Nestor’s Cup stands emblematically for the way textual and material sources about Troy form a symbiosis in many ways. The Homeric epics, the myth of Troy and the art of writing are inextricably intertwined (yet the exact role writing played in the composition of the Iliad and the Odyssey is still a matter of scholarly dispute). Furthermore, Nestor’s Cup may also be seen as the earliest surviving piece of creative reception of the Iliad (depending, as said, on how exactly the fragmentary inscription is supplemented). Accordingly, the exhibition does not imply a strict differentiation between antiquity and its reception and/or scholarship: although three sections can roughly be distinguished, the idea of a neat distinction between the ancient world and its rediscovery and exploration is continously disrupted. Most notably, The Wounded Achilles by Filippo Albacini (1777–1858), a neoclassical statue displaying Achilles in his agony after the fatal arrow has pierced his vulnerable heel, is not only on the cover of the exhibition catalogue, but it is virtually in the centre of the exhibition. First, the visitor passes by it when going through the ‘antiquity section’, but then one comes across it again on the way to what could be called the ‘reception section’. The figure of the dying Achilles thus becomes a symbol of the unbroken continuity of Troy, its myth and its reality from the archaic Greek period to today.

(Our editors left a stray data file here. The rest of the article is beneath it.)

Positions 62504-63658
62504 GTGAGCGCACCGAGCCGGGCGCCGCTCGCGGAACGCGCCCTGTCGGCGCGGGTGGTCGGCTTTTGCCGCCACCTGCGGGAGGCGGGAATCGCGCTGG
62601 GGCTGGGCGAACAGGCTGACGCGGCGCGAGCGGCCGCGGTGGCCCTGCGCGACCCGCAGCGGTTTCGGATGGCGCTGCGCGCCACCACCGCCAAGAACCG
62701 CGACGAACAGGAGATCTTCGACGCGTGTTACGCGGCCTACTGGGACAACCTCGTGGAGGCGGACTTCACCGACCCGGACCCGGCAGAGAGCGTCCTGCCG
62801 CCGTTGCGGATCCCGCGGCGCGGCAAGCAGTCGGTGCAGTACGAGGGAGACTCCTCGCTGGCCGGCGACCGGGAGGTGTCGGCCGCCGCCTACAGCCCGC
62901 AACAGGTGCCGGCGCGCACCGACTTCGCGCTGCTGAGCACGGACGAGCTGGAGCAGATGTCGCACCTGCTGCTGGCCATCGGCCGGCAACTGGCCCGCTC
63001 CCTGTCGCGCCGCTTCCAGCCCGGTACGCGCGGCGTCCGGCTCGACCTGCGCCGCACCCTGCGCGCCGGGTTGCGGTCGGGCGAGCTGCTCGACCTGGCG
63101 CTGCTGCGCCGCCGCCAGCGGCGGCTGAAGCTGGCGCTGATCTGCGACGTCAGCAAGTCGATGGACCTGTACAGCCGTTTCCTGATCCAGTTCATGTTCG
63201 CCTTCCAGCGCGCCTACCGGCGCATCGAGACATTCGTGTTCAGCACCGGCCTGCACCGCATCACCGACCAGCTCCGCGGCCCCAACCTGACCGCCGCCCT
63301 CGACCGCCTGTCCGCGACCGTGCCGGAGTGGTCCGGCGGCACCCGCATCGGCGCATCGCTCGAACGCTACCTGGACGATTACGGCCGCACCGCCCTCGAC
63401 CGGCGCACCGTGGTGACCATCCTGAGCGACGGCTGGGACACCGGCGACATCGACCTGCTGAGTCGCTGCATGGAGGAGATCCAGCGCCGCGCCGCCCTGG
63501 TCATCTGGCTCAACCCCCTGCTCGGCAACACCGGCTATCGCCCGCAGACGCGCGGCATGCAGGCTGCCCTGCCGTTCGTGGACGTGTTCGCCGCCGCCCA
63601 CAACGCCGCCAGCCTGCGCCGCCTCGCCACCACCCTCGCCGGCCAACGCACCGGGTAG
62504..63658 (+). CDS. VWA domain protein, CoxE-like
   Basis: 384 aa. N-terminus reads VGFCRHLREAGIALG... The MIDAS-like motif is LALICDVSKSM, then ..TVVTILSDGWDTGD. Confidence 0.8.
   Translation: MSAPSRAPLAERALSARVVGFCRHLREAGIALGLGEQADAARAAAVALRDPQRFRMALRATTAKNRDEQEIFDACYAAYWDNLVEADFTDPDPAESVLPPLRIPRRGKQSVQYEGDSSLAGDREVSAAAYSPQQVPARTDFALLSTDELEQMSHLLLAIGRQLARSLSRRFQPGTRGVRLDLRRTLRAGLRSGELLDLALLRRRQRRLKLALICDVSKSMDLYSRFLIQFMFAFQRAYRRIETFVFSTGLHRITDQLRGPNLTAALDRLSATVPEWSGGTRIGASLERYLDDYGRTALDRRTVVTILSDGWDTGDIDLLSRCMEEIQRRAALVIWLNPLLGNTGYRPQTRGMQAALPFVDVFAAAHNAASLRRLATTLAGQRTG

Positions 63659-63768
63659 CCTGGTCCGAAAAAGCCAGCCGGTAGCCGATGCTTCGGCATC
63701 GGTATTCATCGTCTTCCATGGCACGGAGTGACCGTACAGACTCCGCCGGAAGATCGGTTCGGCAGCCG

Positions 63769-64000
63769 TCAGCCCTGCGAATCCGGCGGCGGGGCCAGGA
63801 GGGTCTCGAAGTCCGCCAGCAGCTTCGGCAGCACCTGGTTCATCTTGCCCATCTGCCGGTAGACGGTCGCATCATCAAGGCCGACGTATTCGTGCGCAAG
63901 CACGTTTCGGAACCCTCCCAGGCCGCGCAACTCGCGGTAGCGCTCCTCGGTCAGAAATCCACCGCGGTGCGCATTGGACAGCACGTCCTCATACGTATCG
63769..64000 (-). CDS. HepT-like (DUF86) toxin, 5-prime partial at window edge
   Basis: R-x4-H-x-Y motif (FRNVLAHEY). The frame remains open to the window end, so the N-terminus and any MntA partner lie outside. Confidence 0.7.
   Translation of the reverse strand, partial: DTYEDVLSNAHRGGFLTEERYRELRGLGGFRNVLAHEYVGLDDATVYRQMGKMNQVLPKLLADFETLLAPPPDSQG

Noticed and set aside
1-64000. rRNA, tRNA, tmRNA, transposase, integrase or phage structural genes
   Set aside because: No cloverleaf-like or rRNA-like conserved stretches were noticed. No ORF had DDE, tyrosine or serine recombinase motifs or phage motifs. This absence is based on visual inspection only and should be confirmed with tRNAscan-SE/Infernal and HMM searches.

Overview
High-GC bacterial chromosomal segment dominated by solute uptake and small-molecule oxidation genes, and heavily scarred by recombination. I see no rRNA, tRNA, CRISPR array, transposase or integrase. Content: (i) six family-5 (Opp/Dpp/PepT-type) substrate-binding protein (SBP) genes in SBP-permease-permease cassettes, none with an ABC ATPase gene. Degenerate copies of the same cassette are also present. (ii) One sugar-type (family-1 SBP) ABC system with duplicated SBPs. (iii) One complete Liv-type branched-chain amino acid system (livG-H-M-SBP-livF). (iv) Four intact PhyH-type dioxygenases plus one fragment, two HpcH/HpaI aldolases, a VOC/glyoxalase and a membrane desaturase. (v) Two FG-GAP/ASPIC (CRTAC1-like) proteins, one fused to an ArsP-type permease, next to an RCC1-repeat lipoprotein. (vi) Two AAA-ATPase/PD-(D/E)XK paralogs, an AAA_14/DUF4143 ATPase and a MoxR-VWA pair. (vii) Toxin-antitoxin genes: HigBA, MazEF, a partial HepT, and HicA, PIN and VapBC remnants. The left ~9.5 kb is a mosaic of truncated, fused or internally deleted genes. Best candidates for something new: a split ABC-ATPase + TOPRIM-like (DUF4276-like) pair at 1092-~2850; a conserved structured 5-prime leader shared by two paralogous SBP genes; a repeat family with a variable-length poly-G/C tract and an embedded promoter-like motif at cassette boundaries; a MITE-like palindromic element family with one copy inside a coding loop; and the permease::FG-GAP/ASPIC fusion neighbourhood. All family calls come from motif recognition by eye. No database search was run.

However, my personal favourite object in the exhibition was a Greek vase: a black-figure skyphos from Thebes, dated to c. 425–375 B.C., which shows two scenes from the Odyssey (see the pictures below). On the one side we can see Odysseus visiting the sorceress Circe who is offering her magic potion to Odysseus, planning to transform him into a pig like she did with his comrades – but Odysseus is protected by a herb that Hermes has given him, and he is holding his sword, prepared to strike. On the other side of the vase, Odysseus is depicted crossing the sea on a raft made of wine amphorae, assisted by Boreas, the god of the North Wind. This vase painting may not be the most elaborate – but it is highly insightful. The facial expression of Odysseus and Circe, Odysseus’ potbelly, and (in particular) the use of wine amphorae as a raft: all this suggests that the painter may very likely have been inspired by a satyr play. Like tragedy, the satyr play took its inspiration from mythology (and often enough episodes from the Trojan War were taken); but unlike tragedy, the satyr play came with a humorous, light-hearted turn – and an emphasis on the pleasures of ebriety.